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ENL 3230
British Literature 1616-1780

***** VIRTUES OF HEALTH -- MIND AND BODY *****

Reading Assignment:

DUE: Weekly Post #14 AND Paper 2

The poems for today's class continue the thematic representation of emotion, but because they come from the late eighteenth century, they offer interesting points of contrast with the work by Cheyne and Finch. For starters, they label this extreme emotional sensitivity "sensibility."

Moreover, the work by More and Yearsley is related in a different way, informed by their different class positions. More seems to find the moral qualities of sensibility an asset, while Yearsley seems more conflicted regarding the overall benefits of sensibility. Their personal differences may help to understand the different ways in which each employs the idea of sensibility.

More

1.

This excerpt from Hannah More's poem "Sensibility" (1782) represents a considerable shift in perception toward the powers of human emotion and sensitivity. How does More describe sensibility? What are its characteristics? How does this address to an abstraction -- Sensibility -- compare to Finch's ode to the abstraction of Spleen?

What does it mean for sensibility to be "Fair virtue's seed" or "reason's blushing morn" (239, 241)? What is the relationship between sensibility and virtue? Between sensibility and reason? How does this compare with Swiftian notions of virtue and reason in Gulliver's Travels? With Rochester's notion of reason and virtue?

The speaker suggests in lines 247-248 that there are those who understand sensibility and those that won't. What does this suggest about the nature of sensibility? Why is it so difficult to "paint" (247)?

In the following stanzas the speaker describes those who do not express genuine sensibility. What are the marks of false sensibility? What are the marks of true sensibility? Why is it important to be able to distinguish?

What are the implications of the contention that "These lovely symbols [of sensibility] may be counterfeit" (266)?

In terms of literary expression, sensibility seems fraught with difficulty. What are some of the problems that the speaker sees in literary representations of sensibility? What are some of the benefits of literary representations? To what extent is More's poem free of the problems that she identifies?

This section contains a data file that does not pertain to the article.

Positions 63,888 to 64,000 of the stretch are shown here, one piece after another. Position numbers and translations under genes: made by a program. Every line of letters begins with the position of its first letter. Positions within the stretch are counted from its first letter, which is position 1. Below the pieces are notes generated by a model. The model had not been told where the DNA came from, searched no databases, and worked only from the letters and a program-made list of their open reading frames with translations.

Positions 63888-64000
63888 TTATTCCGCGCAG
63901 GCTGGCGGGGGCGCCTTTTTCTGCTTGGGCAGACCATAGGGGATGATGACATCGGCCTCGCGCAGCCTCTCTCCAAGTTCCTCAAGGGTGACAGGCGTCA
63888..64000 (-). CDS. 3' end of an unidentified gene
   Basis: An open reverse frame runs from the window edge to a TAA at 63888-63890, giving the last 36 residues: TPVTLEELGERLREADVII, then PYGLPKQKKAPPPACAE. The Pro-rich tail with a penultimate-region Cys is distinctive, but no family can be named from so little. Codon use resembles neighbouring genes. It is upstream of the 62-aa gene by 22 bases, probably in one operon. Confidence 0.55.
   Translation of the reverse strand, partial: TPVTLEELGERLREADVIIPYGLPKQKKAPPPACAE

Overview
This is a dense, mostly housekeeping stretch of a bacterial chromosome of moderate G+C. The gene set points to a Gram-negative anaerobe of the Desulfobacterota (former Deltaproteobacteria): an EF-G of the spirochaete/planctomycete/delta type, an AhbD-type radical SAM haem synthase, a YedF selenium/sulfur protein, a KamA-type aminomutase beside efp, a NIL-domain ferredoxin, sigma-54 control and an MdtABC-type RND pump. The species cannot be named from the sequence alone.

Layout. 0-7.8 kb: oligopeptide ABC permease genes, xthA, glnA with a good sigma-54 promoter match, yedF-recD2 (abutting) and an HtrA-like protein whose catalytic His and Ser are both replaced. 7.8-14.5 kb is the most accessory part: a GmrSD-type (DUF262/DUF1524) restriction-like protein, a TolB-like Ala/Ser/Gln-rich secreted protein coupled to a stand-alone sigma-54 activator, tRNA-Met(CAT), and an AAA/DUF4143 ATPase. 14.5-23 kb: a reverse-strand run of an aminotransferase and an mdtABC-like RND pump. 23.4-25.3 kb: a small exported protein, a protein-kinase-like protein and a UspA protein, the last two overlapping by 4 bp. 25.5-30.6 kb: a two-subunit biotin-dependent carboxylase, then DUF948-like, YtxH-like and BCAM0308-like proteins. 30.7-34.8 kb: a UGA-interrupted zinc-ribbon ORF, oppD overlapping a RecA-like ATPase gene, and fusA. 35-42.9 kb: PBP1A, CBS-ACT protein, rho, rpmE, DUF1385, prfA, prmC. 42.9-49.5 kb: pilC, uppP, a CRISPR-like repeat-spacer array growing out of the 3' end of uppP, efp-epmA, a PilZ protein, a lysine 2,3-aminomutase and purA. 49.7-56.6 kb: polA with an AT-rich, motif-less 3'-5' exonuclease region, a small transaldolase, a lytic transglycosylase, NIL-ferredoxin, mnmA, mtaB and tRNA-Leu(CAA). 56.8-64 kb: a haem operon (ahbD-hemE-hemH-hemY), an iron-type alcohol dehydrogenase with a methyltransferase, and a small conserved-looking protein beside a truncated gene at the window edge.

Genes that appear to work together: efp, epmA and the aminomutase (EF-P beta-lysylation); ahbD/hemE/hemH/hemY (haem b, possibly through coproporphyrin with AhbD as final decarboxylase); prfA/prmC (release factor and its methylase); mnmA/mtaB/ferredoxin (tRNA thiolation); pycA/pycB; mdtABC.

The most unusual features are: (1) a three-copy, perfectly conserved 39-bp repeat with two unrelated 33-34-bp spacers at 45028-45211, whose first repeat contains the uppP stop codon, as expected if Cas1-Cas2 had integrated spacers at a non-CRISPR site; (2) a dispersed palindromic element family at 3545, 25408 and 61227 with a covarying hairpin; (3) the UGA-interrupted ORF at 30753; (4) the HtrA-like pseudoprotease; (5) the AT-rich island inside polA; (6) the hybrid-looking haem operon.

Yearsley

2.

Ann Yearsley (nee Cromartie) 1752-1806 -- Yearsley was a milkmaid poet first discovered by Hannah More, whose cook knew the poet. She published her first volume of poetry Poems on Several Occasions in June 1785 through the aid of More and Elizabeth Montagu, who managed solicit a good number of subscribers. More did not want to tempt Yearsley beyond her sphere and so invested 350 in June 1785 to produce an annual income of 18 for Yearsley and her family. (More feared that Yearsley's husband might squander a larger sum.) Yearsley rebelled against these financial constraints and attempted to keep her and her children from becoming More's dependents for the rest of her life. She eventually wrote an indignant report of this in her Autobiographical Narrative added to the fourth edition of her Poems in 1786.

She was subsequently reviled by More and others of her set, but Yearsley was defended by Anna Seward and patronized by Frederick Augustus Hervey, Bishop of Derry and Earl of Bristol. He gave her 50 to publish the fourth edition of her Poems and she dedicated two of her later works to him. The new collection Poems on Various Subjects 1787, from which "Addressed to Sensibility" is taken, was emphatically advertised as Yearsley's own unaided work, because there was some controversy over More's editorial role in the first volume. Yearsley has been favorably commented on for her poetic boldness and fierce self-respect.

The description of Sensibility in the opening stanza contrasts sharply with More's. How does Yearsley describe sensibility? What is it responsible for?

In the second stanza, the speaker visits Bedlam, an institution for the mentally insane. What is the relationship between sensibility and insanity? How does the speaker respond to the imprisoned people? Why can't she help?

The third stanza reveals the source of the speaker's own pain -- what role does Julius play? What might we infer about their friendship?

How does the poet's phrase "Officious Sensibility" characterize the faculty? In what ways is this similar to More? To Finch?

The speaker apparently changes her attitude toward Sensibility in the following stanza, calling on the "ideal mourner" to inspire her as an artist. What does the faculty of sensibility contribute to the poet?

In the final stanza, the speaker expresses a great deal of ambivalence toward Sensibility. What are its benefits? What are its problems? Why is she concerned about education? Who might she be addressing as "self-confounding sophists"? What is the point of lauding "the Pow'rs of Sensibility untaught"?


Based on the readings by Cheyne, Finch, More and Yearsley, how might you summarize eighteenth-century attitudes toward emotion?


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